The Government's objective is to achieve 90 per cent coverage of the FTTP network, and remaining coverage to be delivered through wireless and satellite technologies, within this funding envelope. Initial advice to the Government is that this objective is achievable, but this estimate will be subject to an implementation study.
The Government will seek private investment in the company to draw on private sector capacity and expertise. However, ownership restrictions will be established to protect the Government's objective of a wholesale open-access network.
If the Government does not get sufficient funding from the private sector they will finance the whole deal themselves!
The Governments plan of action
To turn its vision into action the Government will immediately:
* Commence an implementation study to determine the operating arrangements, detailed network design, ways to attract private sector investment—for roll-out early 2010, and ways to provide procurement opportunities for local businesses.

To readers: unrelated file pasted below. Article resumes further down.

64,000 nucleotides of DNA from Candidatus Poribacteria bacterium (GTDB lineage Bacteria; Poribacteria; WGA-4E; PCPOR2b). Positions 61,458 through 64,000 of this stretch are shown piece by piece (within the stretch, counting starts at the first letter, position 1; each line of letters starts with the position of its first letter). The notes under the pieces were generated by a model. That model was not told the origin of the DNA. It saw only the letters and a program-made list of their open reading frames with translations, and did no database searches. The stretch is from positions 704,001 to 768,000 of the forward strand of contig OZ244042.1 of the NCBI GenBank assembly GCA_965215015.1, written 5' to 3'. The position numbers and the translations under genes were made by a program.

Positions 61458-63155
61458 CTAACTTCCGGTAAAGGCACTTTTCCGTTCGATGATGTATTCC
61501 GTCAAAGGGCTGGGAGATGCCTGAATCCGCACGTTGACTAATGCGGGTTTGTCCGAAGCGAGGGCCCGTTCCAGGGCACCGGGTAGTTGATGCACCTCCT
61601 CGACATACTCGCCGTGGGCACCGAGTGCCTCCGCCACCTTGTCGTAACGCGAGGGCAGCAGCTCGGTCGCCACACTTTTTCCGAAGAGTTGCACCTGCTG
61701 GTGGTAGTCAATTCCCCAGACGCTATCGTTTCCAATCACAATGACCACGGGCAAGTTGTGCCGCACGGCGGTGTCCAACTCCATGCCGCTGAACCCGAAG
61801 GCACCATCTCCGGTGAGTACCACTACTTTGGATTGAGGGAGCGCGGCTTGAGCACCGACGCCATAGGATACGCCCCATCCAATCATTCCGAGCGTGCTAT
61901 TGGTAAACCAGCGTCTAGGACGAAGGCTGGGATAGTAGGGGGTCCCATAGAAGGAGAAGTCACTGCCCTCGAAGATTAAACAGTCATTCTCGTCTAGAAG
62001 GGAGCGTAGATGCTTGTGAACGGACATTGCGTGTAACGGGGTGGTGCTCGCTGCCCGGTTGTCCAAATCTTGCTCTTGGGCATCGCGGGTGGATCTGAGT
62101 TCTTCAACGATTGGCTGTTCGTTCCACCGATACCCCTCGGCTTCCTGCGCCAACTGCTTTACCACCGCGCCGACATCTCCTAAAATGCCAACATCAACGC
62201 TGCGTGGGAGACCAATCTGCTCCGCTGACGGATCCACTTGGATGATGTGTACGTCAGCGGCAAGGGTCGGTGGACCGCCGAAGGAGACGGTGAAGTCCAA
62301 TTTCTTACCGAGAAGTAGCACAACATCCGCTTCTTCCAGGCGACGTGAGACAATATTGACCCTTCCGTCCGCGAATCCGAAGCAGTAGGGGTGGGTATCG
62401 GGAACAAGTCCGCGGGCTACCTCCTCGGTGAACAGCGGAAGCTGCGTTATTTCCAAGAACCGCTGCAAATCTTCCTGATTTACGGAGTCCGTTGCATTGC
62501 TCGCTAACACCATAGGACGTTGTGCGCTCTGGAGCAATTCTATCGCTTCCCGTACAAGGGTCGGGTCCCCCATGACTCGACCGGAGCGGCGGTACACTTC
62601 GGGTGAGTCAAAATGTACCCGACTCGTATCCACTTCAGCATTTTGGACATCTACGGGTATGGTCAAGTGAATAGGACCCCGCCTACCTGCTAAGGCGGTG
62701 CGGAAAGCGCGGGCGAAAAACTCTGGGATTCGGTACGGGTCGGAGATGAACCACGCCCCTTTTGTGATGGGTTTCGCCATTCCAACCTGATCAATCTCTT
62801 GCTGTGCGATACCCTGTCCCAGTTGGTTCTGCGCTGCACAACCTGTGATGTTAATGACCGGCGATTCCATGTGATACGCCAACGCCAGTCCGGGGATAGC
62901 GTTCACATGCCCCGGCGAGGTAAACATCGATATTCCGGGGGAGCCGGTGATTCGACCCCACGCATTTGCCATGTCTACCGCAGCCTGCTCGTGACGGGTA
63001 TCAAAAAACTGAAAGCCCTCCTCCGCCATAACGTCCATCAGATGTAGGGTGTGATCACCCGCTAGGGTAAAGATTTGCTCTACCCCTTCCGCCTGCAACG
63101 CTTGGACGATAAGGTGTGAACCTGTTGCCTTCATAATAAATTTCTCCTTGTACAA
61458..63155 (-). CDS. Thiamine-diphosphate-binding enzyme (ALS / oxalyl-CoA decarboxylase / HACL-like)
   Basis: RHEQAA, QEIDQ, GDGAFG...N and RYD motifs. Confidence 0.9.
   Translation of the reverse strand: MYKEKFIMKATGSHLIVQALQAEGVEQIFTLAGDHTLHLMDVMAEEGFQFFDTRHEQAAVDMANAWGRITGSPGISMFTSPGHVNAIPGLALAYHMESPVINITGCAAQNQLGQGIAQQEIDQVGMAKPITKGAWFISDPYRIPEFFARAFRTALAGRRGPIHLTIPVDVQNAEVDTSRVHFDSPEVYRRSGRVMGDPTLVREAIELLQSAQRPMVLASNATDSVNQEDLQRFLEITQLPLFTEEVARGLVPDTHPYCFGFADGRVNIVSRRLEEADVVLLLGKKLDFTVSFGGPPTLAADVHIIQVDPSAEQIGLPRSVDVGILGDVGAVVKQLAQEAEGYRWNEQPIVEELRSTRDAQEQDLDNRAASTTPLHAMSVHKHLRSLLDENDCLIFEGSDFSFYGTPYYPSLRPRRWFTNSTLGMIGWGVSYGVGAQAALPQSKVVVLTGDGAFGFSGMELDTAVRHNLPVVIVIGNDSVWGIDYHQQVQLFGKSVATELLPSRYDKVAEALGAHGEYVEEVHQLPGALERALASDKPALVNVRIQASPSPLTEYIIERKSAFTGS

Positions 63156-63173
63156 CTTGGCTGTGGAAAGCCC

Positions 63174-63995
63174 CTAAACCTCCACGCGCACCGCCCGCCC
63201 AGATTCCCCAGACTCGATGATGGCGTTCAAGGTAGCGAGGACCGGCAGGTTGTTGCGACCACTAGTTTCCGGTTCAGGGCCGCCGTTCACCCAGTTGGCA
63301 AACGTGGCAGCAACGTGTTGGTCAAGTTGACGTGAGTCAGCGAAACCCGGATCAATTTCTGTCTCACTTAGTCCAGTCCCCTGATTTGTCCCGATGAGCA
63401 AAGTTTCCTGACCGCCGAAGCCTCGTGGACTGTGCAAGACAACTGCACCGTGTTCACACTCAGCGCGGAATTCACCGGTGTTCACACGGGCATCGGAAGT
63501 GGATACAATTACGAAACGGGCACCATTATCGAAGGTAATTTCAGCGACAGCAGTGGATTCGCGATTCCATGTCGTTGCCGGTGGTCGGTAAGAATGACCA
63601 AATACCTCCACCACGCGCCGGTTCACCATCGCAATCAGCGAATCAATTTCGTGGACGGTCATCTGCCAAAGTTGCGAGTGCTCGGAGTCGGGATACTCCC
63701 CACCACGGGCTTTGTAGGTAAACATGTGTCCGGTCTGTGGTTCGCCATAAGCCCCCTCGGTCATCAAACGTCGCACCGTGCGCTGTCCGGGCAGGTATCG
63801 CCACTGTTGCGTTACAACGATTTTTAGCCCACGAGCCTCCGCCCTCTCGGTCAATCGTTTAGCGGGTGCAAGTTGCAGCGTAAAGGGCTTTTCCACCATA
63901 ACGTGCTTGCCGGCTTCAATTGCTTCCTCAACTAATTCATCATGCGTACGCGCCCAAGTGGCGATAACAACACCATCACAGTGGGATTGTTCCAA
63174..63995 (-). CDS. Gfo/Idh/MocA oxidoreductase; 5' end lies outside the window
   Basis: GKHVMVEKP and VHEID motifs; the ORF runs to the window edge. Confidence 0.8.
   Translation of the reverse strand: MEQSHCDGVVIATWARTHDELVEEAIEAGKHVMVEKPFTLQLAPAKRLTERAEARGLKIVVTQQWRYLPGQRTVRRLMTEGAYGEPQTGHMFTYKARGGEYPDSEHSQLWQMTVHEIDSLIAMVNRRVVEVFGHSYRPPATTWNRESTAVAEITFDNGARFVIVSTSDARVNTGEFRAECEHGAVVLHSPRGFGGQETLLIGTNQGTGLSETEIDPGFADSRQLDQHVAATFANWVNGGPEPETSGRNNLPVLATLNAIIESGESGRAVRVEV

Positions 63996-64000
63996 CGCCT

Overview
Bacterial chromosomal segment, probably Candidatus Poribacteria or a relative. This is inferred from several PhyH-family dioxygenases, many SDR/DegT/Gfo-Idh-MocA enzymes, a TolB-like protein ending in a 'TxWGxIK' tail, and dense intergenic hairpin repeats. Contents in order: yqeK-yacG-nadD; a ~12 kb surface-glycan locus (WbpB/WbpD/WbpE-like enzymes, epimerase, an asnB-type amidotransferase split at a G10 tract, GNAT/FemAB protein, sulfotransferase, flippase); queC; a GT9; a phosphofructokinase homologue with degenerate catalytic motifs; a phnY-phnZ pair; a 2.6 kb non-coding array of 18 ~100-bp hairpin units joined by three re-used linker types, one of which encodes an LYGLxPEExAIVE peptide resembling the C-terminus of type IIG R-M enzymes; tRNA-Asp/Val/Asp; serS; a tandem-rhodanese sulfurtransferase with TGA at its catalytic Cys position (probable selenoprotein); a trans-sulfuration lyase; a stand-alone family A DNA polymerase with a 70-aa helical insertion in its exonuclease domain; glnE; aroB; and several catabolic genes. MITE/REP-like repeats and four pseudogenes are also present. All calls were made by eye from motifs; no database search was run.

They have not even done a feasability study yet. Wait for the sound of retreating feet folks!
* Fast-track negotiations with the Tasmanian Government, as recommended by the Panel of Experts, to build upon its NBN proposal to begin the rollout of a FTTP network and next generation wireless services in Tasmania as early as July—an immediate start on a nation-wide investment.
* Implement measures to address 'black spots' through the timely rollout of fibre optic transmission links connecting cities, major regional centres and rural towns - delivering improvements to telecommunication services in the short term.
* Progress legislative changes that will govern the national broadband network company and facilitate the rollout of fibre networks, including requiring greenfields developments to use FTTP technology from 1 July 2010.
* Make an initial investment in the network of $4.7 billion.
That's the $4.7 billion that was ready to go for the NBN Tender!
* Commence a consultative process on necessary changes to the existing telecommunications regulatory regime.
This project if it ever gets rolling will be the biggest single project our country has ever seen , included the Massive Snowy River Scheme.